By superimposing yourself over the distractions you’re basically saying “you have no power over me”. There’s a ton of research about distractions in the office place, about how it takes you 15 minutes to recover from a subverted train of thought and other variations of the same basic premise. That premise? We are useless at being people and working at the same time. However, I disagree. When I wrote my novel (possibly the biggest accomplishment of my life) I did so while watching a steady stream of films. My mind, like most people’s, tends to wander. So instead of trying to tie it down, I had an epiphany. What if I just filled my life with things to get distracted by?
I think back of the first time I ever watched An Evening With Kevin Smith. While talking about his self deprecating brand of humor, he lays it out like this. “I just figured that if I said I was fat, before people could make the joke about my weight they’d go, ‘well, he knows already…hmmm’ “. In doing so, Kevin Smith took the power away from his detractors. He admitted right from the opening kickoff that he was an overweight man and challenged you to make a better joke than he already had. This is my plan with work and distraction.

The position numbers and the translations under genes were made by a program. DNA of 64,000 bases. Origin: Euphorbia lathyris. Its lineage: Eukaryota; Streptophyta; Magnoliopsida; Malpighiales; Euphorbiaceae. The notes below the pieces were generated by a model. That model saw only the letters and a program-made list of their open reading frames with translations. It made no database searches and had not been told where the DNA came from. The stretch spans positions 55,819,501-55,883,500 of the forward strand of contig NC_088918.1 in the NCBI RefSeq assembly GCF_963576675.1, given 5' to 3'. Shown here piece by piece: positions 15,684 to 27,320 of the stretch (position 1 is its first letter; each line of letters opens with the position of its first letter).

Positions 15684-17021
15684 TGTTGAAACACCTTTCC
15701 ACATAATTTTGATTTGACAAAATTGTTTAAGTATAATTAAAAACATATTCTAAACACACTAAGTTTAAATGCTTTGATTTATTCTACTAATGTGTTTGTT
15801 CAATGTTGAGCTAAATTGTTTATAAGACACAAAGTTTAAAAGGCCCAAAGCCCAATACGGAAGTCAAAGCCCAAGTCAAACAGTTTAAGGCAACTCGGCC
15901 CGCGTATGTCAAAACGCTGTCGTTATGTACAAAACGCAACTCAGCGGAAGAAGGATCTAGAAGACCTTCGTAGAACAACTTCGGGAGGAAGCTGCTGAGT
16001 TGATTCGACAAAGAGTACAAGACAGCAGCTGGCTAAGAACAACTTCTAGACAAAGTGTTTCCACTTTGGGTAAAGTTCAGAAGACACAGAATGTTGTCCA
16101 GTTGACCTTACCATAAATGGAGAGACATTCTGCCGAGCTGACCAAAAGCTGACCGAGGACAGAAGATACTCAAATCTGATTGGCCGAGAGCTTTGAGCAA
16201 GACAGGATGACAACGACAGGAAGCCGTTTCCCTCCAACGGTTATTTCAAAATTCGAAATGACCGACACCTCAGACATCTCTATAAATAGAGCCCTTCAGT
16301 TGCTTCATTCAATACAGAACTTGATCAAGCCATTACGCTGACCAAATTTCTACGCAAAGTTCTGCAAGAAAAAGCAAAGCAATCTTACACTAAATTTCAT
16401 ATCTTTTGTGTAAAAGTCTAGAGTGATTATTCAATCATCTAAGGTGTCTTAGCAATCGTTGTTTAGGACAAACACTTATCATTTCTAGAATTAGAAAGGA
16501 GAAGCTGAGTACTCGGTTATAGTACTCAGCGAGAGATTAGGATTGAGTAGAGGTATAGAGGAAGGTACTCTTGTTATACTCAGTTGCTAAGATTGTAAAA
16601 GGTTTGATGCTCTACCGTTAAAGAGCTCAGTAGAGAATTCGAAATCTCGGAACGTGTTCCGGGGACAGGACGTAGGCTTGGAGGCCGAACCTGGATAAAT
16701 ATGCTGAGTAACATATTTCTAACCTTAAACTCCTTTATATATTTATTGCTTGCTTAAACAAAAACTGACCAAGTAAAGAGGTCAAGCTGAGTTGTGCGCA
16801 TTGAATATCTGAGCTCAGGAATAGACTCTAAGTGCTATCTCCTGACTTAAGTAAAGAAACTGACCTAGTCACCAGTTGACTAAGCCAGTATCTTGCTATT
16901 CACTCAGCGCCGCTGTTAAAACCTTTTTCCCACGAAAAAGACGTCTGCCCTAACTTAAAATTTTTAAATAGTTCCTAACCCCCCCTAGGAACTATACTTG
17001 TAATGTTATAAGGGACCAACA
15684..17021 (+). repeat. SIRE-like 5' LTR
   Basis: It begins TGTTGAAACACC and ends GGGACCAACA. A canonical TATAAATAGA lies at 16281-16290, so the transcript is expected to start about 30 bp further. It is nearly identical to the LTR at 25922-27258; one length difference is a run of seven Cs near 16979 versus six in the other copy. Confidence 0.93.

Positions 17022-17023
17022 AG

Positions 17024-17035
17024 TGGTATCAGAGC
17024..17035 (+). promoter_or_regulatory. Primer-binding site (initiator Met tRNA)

The other day, my best friend texted me and asked me what I was up to. My answer?Watching a movie, writing a blog post, doing some web development work and listening to a talk on 99u. He laughed not because he thought that I was joking but because he knew that I wasn’t.
Sure, there are times when I sit quietly and read. Sometimes I just write. Sometimes I just watch a movie (although not very often). But by becoming my own distraction, I’ve taken the power away from it. It means that when it’s crunch time and I need to get work done and I don’t have that perfect environment, my sound proof, windowless cage complete with locking doors and no StumbleUpon, I’m golden.
Want to get started? Here’s my recommendation. Start listening to 99u, TED, or a podcast of your choosing while you work. Continue to add further distractions until you can’t get things done and then take a very small step back. That’s your prime mental working real estate.
Hey, look over there.